Seven days left to register to vote in the UK General Election

Monday, 13 April 2015

At Twitter, we see on a daily basis the positive impact that individuals around the world can make when they use their voice to exchange ideas, spread information, and share opinions.

That’s why we’re committed to supporting everyone across the UK who is interested in participating in the democratic process by voting in the General Election on May 7.

This morning, Twitter users in the UK saw a reminder in their timelines that the deadline to register to vote is only seven days away. Interested users could then find additional information and register through this Tweet from the Electoral Commission (@ElectoralCommUK).

“It’s now time for one last push. It’s fantastic that Twitter is working with us to remind millions of people that it only takes a few minutes to fill in a form and there’s just a week left before the deadline,” Alex Robertson, Director of Communications at the Electoral Commission said.

The #GE2015 has played out on Twitter in important ways in just the past few weeks, and it isn’t just politicians and pundits who are joining the real-time conversation.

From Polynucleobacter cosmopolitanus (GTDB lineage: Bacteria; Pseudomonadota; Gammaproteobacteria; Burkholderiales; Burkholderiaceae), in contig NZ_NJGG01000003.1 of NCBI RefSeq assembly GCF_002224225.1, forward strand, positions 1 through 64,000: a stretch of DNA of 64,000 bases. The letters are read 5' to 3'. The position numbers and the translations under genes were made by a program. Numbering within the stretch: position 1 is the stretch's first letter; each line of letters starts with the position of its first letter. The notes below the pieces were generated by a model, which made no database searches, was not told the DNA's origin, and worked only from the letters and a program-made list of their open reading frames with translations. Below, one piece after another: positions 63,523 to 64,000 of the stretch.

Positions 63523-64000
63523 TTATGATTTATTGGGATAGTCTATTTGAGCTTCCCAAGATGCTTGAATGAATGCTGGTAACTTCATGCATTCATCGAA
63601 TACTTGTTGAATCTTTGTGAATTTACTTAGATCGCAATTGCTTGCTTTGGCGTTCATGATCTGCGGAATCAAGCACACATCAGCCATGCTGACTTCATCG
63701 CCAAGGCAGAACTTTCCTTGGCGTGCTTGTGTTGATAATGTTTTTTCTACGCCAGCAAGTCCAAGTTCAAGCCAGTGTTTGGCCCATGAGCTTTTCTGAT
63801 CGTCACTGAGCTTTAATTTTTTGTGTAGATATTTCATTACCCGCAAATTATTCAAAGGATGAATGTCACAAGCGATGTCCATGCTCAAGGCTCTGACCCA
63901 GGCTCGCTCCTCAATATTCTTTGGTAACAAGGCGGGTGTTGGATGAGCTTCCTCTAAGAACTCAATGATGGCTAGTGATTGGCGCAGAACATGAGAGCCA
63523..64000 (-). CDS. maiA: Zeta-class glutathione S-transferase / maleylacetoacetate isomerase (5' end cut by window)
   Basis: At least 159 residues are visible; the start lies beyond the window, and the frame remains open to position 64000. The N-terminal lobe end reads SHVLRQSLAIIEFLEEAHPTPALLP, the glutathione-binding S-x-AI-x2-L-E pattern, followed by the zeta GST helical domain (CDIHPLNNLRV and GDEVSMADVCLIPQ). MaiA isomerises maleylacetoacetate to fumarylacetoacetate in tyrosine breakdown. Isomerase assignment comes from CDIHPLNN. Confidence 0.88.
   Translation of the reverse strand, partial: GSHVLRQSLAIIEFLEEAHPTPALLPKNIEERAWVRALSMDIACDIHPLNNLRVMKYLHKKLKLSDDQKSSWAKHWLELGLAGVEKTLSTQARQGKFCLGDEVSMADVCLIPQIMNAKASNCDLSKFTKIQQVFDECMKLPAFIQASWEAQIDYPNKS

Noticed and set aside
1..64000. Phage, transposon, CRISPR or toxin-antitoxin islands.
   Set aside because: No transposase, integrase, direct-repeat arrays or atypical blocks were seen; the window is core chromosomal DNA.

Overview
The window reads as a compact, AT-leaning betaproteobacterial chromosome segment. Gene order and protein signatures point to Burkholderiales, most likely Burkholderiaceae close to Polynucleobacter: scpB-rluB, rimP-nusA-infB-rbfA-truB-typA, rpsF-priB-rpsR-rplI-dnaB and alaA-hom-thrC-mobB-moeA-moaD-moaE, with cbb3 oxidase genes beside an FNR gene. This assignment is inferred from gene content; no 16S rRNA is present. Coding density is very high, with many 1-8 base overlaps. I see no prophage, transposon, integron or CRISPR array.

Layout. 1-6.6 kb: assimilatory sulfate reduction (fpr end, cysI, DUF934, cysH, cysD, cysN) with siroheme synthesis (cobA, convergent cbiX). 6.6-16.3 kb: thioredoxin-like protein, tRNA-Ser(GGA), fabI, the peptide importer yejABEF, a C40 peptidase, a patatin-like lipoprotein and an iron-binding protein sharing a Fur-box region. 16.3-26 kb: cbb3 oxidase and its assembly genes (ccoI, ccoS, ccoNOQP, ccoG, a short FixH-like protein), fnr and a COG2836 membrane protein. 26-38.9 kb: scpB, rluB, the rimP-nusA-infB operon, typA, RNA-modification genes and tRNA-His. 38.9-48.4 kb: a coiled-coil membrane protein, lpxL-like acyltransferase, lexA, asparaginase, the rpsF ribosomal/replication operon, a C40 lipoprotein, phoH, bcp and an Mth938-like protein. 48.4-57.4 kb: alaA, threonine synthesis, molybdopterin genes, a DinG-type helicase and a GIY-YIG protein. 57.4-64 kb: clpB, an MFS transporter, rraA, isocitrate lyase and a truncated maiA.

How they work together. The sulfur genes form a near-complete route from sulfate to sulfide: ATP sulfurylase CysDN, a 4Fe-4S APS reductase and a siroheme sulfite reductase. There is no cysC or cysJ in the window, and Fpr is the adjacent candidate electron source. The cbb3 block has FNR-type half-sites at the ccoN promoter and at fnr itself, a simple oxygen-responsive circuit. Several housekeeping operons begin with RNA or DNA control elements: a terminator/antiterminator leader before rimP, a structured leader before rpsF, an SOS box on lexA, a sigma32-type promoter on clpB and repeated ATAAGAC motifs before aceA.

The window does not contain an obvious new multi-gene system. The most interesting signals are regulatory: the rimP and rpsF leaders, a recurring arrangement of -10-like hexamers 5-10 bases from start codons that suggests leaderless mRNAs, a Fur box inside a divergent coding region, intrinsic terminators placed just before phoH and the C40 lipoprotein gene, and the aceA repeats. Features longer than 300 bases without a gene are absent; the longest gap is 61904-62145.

Voters sent over 1.5 million Tweets during the #LeadersDebate, and in March, the #BattleforNumber10 became a worldwide trending topic on Twitter.

And it’s young voters in particular who are using the platform to inform their political opinions and voting decisions.

In a survey of UK Twitter users aged 18-34, nearly half said they became interested in or joined a political cause that they learned about on Twitter. Of those surveyed, one in three said they changed their vote from one party to another based on something they saw on Twitter and nearly half said they reconsidered their views on a specific issue because of information they gained on Twitter.

With 20% of those surveyed saying they are still undecided on whom they will vote for in the election, Twitter will be a key outlet over the next month for young voters seeking information on which politicians and parties best represent their views.